To investigate the direct reaction of buffalo DCs to the stimulation of FgESPs in vitro, 1 × 106 of the generated buffalo DCs per well with three replicate wells as treatment were incubated with 200 μg/ml of FgESPs (optimum dosage according to our unreported pre-screening test previously) diluted in phosphate-buffered solution (PBS) for 48 h, whereas cells treated with an equivalent volume of PBS served as the control. The treated DCs were collected for further gene expression analysis of interferon (IFN)-γ, cluster of differentiation (CD) 86, interleukin (IL)-4, IL-10, IL-13, complement component 1 q subcomponent A chain (C1QA), stabilin-1 (STAB1), Mcl-1, Bcl-2 and Bax, which would provide information for the status of the phenotype and apoptosis, employing the quantitative reverse transcription polymerase chain reaction (qRT-PCR). In another set of experiment, an allogeneic mixed lymphocyte reaction (MLR) model was employed as a further and more functional discussion for FgESPs on DCs. The DCs were pre-treated with 200 μg/ml FgESPs or equal volumes of PBS (as a blank) for 48 h as above. Then, pre-treated DCs (2 × 105 cells/well) were cultured in flat-bottom 24-well plates with 1 × 106 buffalo lymphocytes for 4 days. The mixed cells were collected and processed for qRT-PCR analysis of the relative mRNA levels of T cell markers and cytokines associated with T cell differentiation and immunological functions, including T-bet, GATA binding protein 3 (GATA3), Foxp3, IFN-γ, IL-4, IL-10, IL-13 and transforming growth factor beta (TGF-β), by qRT-PCR. The cell culture supernatants were collected for cytokine excretion determination using an enzyme-linked immunosorbent assay (ELISA).

Hoechst 33342 and Giemsa staining assays

Bisbenzimide (Hoechst 33342; Sigma-Aldrich) was used here as a live cell DNA stain probe to highlight the formation of apoptotic bodies during cell apoptosis. The buffalo DCs treated with or without FgESPs for 48 h were harvested and transferred into a round-bottom Eppendorf tube in triplicates. Hoechst 33342 was added to the tube according to the manufacturer’s instructions, and incubated at room temperature in the absence of light for 20–30 min. After centrifugation at 1500× rpm and two washes in cold PBS, cells were made into smear slides, and observed under a Nikon 80i fluorescence microscope (Nikon, Milton Keynes, UK) with a digital camera attached to the computer. The apoptotic cells were then quantified by the mean percentage of Hoechst-positive nuclei (blue color) per optical field from at least 10 fields. Giemsa staining was also performed to display the microscopic structure of the cells. The cells were collected, washed, and fixed to the slide with 4% paraformaldehyde (PFA) solution. After air-drying for a few minutes, Giemsa stain solution (10× stock solution; Solarbio, Beijing, China) diluted in PBS (v:v = 1:9) was added dropwise to the stained cells. The slide was dehydrated, vitrified by xylol and mounted in neutral balsam. The microscopic structure of the stained cells was observed and photographed under a light microscope.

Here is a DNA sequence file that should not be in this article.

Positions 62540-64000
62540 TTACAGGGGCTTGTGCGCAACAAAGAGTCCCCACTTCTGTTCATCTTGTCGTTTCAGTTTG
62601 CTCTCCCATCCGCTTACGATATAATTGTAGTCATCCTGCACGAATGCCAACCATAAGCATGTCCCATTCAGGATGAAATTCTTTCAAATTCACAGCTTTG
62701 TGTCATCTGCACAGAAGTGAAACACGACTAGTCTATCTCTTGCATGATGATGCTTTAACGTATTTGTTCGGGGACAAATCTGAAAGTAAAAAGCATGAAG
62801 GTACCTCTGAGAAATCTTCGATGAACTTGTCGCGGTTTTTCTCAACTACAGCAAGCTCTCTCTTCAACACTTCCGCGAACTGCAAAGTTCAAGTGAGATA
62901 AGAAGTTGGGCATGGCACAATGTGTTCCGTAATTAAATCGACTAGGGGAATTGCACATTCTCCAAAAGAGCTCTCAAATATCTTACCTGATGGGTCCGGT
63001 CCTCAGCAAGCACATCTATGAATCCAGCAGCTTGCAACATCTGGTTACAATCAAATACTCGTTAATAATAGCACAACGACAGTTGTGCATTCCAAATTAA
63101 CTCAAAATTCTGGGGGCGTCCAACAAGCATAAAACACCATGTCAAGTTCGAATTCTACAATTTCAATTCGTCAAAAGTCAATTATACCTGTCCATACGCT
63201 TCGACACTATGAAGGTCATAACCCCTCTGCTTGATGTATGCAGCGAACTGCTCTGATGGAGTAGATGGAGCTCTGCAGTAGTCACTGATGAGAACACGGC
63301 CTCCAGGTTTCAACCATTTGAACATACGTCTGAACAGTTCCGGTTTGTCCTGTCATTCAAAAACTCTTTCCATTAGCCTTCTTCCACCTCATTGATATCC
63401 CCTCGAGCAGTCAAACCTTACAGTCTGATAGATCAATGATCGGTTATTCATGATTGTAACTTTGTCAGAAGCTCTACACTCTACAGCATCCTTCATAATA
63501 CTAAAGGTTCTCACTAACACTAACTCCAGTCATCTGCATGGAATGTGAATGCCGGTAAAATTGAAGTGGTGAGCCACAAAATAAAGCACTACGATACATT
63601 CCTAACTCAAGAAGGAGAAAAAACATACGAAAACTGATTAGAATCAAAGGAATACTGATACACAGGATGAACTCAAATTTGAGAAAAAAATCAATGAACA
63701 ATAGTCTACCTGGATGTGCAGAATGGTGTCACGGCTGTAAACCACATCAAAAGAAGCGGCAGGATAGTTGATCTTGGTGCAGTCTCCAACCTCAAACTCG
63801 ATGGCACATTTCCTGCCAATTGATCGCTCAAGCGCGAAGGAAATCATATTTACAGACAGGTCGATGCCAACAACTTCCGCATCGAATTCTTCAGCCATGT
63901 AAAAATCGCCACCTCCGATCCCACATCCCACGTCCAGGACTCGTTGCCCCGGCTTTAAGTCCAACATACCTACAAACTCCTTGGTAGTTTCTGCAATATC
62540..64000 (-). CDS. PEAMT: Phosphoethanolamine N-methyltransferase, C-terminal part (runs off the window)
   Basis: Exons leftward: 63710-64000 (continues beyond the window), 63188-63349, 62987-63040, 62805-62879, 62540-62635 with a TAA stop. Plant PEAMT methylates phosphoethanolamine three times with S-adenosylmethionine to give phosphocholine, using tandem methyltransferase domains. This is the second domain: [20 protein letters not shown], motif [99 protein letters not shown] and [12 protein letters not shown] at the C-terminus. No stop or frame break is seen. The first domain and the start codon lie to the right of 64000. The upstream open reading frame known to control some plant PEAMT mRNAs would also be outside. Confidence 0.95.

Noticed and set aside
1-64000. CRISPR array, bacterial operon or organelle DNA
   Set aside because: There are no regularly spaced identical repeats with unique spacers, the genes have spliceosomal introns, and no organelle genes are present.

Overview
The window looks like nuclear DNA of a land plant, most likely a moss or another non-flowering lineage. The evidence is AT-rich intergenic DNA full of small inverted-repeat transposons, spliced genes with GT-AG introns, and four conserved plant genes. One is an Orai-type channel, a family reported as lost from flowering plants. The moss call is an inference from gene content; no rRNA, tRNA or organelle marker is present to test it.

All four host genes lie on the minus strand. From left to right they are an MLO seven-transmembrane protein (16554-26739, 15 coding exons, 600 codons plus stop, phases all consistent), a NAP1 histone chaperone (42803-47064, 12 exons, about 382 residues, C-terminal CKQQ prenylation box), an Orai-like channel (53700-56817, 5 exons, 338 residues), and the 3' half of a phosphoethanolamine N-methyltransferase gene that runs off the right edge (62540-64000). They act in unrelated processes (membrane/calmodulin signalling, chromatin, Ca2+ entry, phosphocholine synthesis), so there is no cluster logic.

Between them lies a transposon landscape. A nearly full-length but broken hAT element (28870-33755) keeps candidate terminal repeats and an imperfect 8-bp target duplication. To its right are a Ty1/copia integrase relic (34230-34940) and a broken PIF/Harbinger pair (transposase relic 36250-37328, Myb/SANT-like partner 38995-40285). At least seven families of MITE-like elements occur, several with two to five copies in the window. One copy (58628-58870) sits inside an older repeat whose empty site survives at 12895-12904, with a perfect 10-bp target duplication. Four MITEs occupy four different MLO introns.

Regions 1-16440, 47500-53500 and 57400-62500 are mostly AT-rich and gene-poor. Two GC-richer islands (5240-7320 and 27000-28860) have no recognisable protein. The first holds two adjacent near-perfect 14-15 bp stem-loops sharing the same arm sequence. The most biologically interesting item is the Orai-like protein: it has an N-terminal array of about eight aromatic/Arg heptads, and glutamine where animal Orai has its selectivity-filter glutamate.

Ultrastructural characterization

The ultrastructural characteristics of the DCs were observed under a transmission electron microscope (TEM). After treatment with or without FgESPs for 48 h, the generated buffalo DCs were fixed in 3% glutaraldehyde, followed by treatment with 1% osmium tetroxide at 4 °C overnight. Then, they were dehydrated in a graded ethanol series (50, 70, 80, 90, 95 and 100%), embedded in epon resin, sectioned on a Leica ultramicrotome (EM-UC7; Leica, Wetzlar, Germany) and stained with uranyl acetate and lead citrate. The intracellular structural changes of the samples were then observed under TEM (S-3400N; Hitachi, Tokyo, Japan).

Caspase-3/7 activity assay

The buffalo DCs treated with or without FgESPs were harvested after appropriate treatments and placed into a 96-well flat-bottom microplate in triplicate (5 × 103 cells in 100 μl medium per well). Then, 100 μl of Caspase-Glo 3/7 Reagent (Promega, Madison, WI, USA) was added to each well of the plate, followed by 1–2 min mixing on a plate shaker. The plate was incubated at room temperature for 3 h. Luminescence at 485Ex/527Em was measured in a microplate reader (PerkinElmer, Waltham, MA, USA). The apoptosis index was calculated as the ratio of cells with apoptotic nuclei to the total number of cells in each group.


Gene expression was determined by qRT-PCR. Total cellular RNA was extracted using the RNAiso Plus Kit (TaKaRa, Beijing, China) following the manufacturerʼs protocol. The quality and quantity of the isolated RNA was subsequently analyzed using a Nanodrop-2000C (Thermo Fisher Scientific, Wilmington, DE, USA). The complete complementary DNA (cDNA) was reverse transcribed from 500 ng of total cellular RNA using the PrimerScript™ RT Reagent Kit (TaKaRa) according to the manufacturer’s recommendations. The mRNA expression of genes was examined by qRT-PCR using ChamQ SYBR Color qPCR Master Mix (Vazyme Biotech, Nanjing, China) and a CFX96 real-time PCR instrument (Bio-Rad, Hercules, CA, USA). The sequences of each primer set for genes of interest are listed in Additional file 1: Table S1. Analysis of relative mRNA expression of target genes was performed using the 2ΔΔCq method [26]. Normalization was accomplished using bubaline glyceraldehyde-3-phosphate dehydrogenase (GAPDH) as the reference housekeeping gene [27].